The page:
7. Be proactive. Sit in the front row, be engaged, ask questions. Don’t be afraid of asking the wrong question, everybody does sooner or later. If there is a guest speaker, really leverage their knowledge. Don’t wait until the lecture is over to ask a question in a side bar. Most of your professors will be professional academics with limited real world business experience. If are fortunate enough to have a former C-level executive as a professor or lecturer, get them to talk about actual challenges they’ve had.
  8. Leverage audio books. Many of the non textbook business classics are available as audiobooks that you can listen to while driving to work, doing chores, or working out. Many also have book summaries online. You can also leverage secondary material in your semester breaks. I took advantage of the Teaching Companies lectures on Economics, 3rd Edition to prep for the Macro and Micro Econ courses and sailed through the classes.
  9. Dig into the case studies. The real world application of knowledge is what an MBA is all about. The case studies are as close as you’re going to get. Learn as much as you can from them, do the prep work and do not get caught flat footed on the Q&A! Try to understand and not judge the different perspectives from your fellow students. Remember that the program is designed so you learn from each other. In case studies (as in the real business world) there may not be a clear right answer. Sometimes you have to choose between two bad options, and not everyone will agree on the best way forward. Learn to make your case using data and without getting defensive.
  10. Don’t be afraid to hold the school and program accountable, and switch schools if necessary. I left the first MBA program I enrolled in because of some of the issues cited above. I lost a semesters worth of work and tuition, and took other members of the cohort with me, but the bigger mistake would have been staying and throwing good money after bad. Surprisingly, the other MBA programs we had applied to were happy to add us to their existing cohorts without a fuss. Don’t assume you are stuck if you enrolled in a bad program – start exploring options immediately.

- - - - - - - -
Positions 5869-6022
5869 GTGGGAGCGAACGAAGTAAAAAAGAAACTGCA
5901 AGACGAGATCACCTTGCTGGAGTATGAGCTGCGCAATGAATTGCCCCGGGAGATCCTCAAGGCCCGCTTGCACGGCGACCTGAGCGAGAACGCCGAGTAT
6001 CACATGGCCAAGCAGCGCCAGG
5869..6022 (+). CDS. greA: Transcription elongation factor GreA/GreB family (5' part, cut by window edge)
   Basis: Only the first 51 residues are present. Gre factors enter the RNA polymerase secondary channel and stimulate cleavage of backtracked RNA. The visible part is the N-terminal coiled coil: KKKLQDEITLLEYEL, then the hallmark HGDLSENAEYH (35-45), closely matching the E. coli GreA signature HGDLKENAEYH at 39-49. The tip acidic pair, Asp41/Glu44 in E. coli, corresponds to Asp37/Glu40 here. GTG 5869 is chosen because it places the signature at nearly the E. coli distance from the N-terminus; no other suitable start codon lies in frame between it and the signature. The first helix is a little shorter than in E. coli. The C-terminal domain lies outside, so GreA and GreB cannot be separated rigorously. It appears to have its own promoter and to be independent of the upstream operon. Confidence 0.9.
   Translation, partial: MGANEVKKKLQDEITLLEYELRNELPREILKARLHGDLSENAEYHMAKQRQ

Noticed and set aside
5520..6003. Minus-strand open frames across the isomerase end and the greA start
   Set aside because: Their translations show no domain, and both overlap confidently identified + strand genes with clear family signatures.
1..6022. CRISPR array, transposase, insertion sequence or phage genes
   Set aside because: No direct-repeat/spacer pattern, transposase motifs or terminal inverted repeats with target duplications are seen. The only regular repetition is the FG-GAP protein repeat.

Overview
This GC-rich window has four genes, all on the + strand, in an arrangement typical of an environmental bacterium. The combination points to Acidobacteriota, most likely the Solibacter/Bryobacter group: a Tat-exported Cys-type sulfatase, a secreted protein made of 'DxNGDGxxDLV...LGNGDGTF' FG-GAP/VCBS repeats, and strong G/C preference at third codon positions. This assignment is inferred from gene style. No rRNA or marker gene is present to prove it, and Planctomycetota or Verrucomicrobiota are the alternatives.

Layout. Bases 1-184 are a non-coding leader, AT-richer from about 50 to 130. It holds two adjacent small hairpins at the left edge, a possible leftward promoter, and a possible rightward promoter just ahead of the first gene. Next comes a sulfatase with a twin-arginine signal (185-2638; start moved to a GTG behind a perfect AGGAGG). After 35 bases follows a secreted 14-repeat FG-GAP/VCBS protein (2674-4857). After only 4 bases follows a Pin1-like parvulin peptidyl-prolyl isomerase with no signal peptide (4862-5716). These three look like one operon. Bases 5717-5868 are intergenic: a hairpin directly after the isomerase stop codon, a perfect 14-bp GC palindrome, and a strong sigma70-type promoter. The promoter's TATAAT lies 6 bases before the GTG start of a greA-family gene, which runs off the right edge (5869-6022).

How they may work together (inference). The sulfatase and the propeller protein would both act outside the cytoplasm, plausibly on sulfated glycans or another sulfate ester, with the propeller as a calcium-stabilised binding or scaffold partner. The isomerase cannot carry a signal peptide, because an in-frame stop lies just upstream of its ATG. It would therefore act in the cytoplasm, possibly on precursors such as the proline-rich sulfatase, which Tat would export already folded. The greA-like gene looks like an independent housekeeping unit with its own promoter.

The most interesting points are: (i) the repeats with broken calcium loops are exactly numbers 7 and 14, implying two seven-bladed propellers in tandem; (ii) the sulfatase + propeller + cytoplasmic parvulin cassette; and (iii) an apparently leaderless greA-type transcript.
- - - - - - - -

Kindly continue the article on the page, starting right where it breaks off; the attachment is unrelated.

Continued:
Hope this was helpful.

This question originally appeared on Quora – the place to gain and share knowledge, empowering people to learn from others and better understand the world. You can follow Quora on Twitter, Facebook, and Google+. More questions:

Published on: Jun 27, 2018

Apple CEO Tim Cook Pulls Ahead of Rivals In News Curation Battle

This article first appeared in Data Sheet, Fortune’s daily newsletter on the top tech news. To get it delivered daily to your in-box, sign up here.

Tim Cook blasphemed Monday night in San Francisco, at least from the perspective of his Silicon Valley brethren.

“We felt that the top stories should be selected by humans,” Cook said, discussing a new, curated section of Apple News devoted to the U.S. midterm elections in November. His reasoning: “To make sure that you’re not picking content simply to enrage people.”

The last thing Silicon Valley’s news aggregators want is human selection, you see. Google (googl) and Facebook (fb) thrive by algorithm. Popularity counts most, even if the beauty contest is gamed by state-sponsored trolls and other criminals. And more is always better than better because there’s money to be made here.

Again, Cook took issue with his neighboring Goliaths. “I’m not being critical of people who do something different,” Cook allowed, a sure sign he was about to be critical of two companies that profit mightily from re-purposing the news that others write while collecting data from readers, “but Apple has always stood for curation. We’ve always believed in quality, not quantity.”

Cook’s comments were self-serving—Apple (aapl) sells gadgets and services that run on them, not ads or data sets—but that didn’t make them any less refreshing. Quality may not always be a better business model, but it’s infinitely more satisfying. Never perfect, Apple nevertheless has the high ground on this issue. Cook said Apple News will employ its own writers to supplement what it gets from other sources. He also said the company will turn to topics other than the midterm elections.

Cook was the opening speaker at the annual meeting of Fortune’s CEO Initiative, a community dedicated to exploring how business can improve the world through its profit-making activities. The Apple CEO, about to hit the seven-year-mark in the job, has been outspoken on issues like immigration, equality, privacy, human rights, and the environment. He carefully draws the distinction between commenting on policy (good) and politics (bad).

A beta tester or Apple’s announced-but-unreleased “Screen Time” feature to help users monitor their over-reliance on smartphones, Cook said he’s cut down on his use of notifications and also has begun picking up his phone less.

Because more isn’t always better. And quality tends to win out in the end.